38 comments:

OldOldLady Of The Hills said...

Oh Pat....this is a fantastic place! It really amazed me to see all these pictures and the caring thought that has gone into this WONDERFUL place....It is deeply impressive! I don't know of any place like this here, though there may be some or ebem many...But I have never heard of them. It sounds like they have thought of everything and if they haven't they will include it if needed!
Magnificent Place.....And your pictures do tell a lot od the story....Thanks so much for this Pat.
How and why did you happen to go there? I'd love to know....
And incidentally...I see NO duplicate pictures, my dear...HOORAY for you!

rashbre said...

Deeply touching.

R. Sherman said...

The staff at such places really are heroes. I cannot imagine the strength it must take.

sablonneuse said...

What a truly wonderful place. It must take great strength of character not to get too emotionally involved in these circumstances.

MotörheadBlögger said...

A wonderful post PI, visiting such places can be an emotional and humbling experience. I once had the opportunity to visit a children's hospice caring for cancer patients while doing voluntary work it deeply affected me and my views on human dignity.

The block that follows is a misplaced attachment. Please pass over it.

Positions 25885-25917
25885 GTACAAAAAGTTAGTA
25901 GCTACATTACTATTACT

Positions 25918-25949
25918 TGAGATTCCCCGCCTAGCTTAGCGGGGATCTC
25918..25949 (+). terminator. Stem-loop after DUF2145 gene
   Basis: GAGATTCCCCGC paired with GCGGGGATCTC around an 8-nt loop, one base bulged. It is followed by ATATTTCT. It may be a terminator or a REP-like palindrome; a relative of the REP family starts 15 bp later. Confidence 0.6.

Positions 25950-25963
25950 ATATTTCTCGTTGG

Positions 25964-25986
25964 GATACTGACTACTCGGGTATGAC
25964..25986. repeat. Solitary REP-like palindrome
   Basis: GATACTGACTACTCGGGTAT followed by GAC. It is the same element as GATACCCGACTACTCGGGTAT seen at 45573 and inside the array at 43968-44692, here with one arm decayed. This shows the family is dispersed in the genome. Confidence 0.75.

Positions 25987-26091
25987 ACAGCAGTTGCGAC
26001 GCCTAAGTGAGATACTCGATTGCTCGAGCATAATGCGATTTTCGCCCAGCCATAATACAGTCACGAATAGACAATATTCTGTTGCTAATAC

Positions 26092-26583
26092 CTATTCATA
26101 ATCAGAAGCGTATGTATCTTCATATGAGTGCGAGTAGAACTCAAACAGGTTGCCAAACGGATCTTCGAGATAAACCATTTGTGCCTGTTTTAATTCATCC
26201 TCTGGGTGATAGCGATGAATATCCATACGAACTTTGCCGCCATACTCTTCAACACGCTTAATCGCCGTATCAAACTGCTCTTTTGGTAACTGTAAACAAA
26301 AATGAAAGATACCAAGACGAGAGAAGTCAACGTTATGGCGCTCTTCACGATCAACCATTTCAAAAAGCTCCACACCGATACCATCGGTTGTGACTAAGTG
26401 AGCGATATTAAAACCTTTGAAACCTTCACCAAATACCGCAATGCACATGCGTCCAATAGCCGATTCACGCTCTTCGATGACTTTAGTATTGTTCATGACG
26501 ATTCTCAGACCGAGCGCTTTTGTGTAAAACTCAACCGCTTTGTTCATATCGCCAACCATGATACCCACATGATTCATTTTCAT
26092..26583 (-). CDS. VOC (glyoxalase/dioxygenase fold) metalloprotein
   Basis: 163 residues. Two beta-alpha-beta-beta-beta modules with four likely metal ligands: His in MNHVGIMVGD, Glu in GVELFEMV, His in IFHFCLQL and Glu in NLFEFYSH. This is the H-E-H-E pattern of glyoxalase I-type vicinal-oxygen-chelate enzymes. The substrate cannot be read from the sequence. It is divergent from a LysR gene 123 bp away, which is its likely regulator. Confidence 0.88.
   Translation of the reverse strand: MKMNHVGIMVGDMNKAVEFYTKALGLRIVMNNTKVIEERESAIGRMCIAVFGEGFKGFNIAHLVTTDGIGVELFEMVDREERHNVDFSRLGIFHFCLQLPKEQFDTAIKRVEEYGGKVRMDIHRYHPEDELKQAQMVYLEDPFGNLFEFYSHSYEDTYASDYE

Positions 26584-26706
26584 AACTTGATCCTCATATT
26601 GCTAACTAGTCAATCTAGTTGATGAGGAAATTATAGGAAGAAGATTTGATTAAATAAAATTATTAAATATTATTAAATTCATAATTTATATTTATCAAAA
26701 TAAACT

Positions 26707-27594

Thanks for posting the photos too.

Kim Ayres said...

It's January, isn't it...

PI said...

Naomi: My friend Margaret told me the Evening Townswomen's Guild were taking a coach to visit the Hospice. I was a member for about thirteen years but found the politics irked me and amicably resigned. However I am happy to go as a guest when they need to fill a coach and as sick children have been an important part of my life since I trained as a nurse I was eager to go. And I'm so glad I did.

Rashbre: even without the children it was very moving.

Randall: they are very special people and seem to radiate peace and love.

Sablonneuse: I don't think I could do it now. age has made me too emotional and I found the sadness of the helper brought tears to my eyes. Hopeless!

motor heasblogger: that must have been quite an experience. I hope they were as well cared for as the ones at Charlton Farm are.